Now what is the different here? The difference is that the infantry platoon is optional. A platoon is at least 30 men and at 12 grand a year, that’s about 360,000 dollars in salary alone. While the training they receive, at 40,000 dollars per man and another 100,000 for the AOCS/JROTC lieutenant plus a 250,000 dollar staff college command course for a Captain. Is outrageous, coming to 1.55 million overall.

    By comparison, the unit acquisition price for your Forced Entry team is about 1.5 million for the vehicles and robots. While the total annual operations costs: 5 enlisted and a command sergeant for comes to about 85,000 dollars, annually and 240,000 dollars in ab initio training.

    Roughly 1/4 of what you pay for the man power alone.

    Now, you’re still gonna lose about a 1/4 of those gunner/vehicle operators to the civilian world every year. But the robots are free for as long as you pay the spares costs and the spares costs, except during actual war, come down to the price of electricity for lights and climate control in the warehouse where you store them.

    Advantage humans not having to go from a walking patrol into the wild and hairy of a SWAT assault: priceless.

    Errm, well, maybe not, but it does give you a major step up on the 100,000 dollar life insurance head bounties that you pay as group premiums for a couple hundred thousand trigger pullers.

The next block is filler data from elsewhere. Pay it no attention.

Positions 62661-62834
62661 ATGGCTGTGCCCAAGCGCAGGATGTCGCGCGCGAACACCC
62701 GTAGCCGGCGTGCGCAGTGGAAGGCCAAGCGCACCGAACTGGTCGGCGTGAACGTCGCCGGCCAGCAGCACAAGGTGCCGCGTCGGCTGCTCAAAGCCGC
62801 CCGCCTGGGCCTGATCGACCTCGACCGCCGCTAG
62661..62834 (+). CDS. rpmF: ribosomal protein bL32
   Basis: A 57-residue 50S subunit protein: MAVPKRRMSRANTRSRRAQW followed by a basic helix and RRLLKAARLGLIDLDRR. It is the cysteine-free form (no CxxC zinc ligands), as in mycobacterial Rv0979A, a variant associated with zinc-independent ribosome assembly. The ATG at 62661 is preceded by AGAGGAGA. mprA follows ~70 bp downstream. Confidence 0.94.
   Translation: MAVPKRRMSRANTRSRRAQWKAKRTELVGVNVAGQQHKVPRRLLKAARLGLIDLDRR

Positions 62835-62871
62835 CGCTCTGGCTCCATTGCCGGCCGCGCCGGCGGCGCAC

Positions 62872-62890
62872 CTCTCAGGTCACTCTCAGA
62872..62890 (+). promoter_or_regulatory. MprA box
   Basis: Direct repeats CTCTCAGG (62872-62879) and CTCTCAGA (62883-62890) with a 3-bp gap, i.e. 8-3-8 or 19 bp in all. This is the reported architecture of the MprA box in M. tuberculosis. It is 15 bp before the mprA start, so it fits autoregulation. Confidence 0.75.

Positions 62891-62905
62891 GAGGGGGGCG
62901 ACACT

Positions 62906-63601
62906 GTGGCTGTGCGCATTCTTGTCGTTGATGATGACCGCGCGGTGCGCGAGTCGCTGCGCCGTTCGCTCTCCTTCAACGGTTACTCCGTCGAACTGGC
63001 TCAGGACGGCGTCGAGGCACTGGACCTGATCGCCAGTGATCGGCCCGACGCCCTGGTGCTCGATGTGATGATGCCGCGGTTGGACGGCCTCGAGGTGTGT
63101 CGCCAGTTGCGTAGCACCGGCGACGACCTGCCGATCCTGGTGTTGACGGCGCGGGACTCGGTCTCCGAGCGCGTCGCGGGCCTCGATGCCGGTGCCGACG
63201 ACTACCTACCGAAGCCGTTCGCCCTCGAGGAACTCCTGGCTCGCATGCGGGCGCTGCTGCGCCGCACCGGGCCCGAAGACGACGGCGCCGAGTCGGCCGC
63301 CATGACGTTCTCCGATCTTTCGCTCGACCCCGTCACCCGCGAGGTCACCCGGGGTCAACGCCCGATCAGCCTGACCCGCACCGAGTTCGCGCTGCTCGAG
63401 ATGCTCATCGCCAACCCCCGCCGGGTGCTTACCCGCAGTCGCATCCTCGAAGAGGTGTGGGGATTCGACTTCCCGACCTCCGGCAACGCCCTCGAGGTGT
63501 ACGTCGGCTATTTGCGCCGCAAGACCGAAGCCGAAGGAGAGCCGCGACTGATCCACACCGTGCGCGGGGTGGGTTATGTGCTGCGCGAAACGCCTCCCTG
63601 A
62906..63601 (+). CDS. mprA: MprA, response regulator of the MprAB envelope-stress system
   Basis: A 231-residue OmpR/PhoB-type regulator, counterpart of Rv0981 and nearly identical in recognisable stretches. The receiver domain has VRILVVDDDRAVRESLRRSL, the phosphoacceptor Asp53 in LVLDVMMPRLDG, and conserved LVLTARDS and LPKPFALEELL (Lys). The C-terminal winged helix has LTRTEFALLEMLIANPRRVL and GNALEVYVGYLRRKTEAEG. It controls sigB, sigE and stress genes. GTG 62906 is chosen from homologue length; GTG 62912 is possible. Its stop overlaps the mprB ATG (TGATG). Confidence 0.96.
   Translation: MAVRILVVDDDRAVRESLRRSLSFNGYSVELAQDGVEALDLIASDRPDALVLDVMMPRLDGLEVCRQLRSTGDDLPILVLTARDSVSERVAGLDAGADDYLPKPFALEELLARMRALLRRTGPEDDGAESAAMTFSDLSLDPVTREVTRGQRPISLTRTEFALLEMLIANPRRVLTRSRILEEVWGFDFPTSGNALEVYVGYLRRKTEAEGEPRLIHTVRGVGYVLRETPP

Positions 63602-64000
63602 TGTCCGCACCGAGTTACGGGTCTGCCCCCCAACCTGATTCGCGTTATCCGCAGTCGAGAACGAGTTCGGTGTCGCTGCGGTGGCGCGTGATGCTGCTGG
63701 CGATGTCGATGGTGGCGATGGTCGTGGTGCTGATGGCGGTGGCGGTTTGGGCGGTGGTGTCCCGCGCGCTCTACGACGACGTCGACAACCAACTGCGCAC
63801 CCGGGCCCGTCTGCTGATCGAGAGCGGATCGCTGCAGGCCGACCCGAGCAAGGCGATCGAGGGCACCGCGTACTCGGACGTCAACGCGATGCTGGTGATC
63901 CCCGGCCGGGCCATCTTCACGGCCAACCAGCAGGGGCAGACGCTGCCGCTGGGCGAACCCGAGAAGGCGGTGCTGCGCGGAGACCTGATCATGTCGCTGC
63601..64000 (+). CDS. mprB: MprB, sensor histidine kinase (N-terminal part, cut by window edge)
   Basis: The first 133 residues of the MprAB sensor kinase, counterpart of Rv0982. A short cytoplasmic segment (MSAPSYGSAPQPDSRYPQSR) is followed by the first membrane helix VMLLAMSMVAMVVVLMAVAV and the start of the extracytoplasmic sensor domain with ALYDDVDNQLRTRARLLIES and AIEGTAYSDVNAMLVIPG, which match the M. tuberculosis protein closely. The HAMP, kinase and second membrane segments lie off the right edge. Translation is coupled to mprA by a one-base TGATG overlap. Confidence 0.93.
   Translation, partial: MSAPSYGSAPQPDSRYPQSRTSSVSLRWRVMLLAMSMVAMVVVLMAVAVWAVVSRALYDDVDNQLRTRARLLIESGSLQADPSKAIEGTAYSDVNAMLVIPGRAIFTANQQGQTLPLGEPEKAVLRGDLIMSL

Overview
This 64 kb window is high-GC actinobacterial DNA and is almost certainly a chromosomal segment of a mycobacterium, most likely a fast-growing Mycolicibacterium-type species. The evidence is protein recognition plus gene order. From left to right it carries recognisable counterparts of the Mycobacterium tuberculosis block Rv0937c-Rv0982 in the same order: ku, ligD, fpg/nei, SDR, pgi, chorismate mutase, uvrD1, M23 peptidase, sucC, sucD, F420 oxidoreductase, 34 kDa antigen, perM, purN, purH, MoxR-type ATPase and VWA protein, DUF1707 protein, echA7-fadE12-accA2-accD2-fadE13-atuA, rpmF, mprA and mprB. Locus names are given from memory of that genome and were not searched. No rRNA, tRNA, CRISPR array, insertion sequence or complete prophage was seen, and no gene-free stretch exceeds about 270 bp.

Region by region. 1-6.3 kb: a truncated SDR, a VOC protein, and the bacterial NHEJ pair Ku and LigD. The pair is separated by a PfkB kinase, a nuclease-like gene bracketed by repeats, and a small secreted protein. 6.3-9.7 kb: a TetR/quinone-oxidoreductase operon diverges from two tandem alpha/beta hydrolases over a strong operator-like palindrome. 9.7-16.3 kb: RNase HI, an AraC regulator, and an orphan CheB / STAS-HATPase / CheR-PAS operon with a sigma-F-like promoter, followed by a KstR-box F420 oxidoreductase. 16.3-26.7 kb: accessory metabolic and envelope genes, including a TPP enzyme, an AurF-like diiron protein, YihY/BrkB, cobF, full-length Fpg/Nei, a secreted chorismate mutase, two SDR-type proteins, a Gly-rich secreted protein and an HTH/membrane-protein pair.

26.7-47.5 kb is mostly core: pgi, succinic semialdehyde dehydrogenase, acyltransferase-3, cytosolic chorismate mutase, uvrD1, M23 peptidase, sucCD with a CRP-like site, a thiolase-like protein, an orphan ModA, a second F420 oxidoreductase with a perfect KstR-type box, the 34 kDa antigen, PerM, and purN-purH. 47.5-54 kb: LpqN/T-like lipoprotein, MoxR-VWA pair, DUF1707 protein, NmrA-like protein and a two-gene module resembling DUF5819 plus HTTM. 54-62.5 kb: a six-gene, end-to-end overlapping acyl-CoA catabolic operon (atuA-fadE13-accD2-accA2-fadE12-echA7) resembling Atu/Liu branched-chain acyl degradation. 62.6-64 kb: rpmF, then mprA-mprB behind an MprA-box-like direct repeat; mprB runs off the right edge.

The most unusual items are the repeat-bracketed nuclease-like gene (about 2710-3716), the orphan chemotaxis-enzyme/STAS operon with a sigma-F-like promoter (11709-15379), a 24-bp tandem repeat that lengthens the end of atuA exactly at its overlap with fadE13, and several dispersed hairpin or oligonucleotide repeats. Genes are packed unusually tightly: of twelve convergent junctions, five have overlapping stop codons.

Again, we forget too much and being devious little monkeys we are constantly trying to figure out new means of mayhem and destruction by which to get aroudn existing doctrine.

    Which requires re-training to detect and develop countermeasures to.

    Robots _don’t care_, having no families to cry for them and memories which train by download.

    Note that none of the above requires a robot to be a trigger puller.

    Because people have no idea how important simple tasks like being the first person in a room with a camera for an eyeball can be to all the breathers who expect something to blow up but have no way of knowing who as how or where. It is a _major_ boost to morale to have a sacrificial team member rather than a rotation of living people who have to be the designated doorkick that day. Or walk to the top of a hill which may have mines in it. Or or or.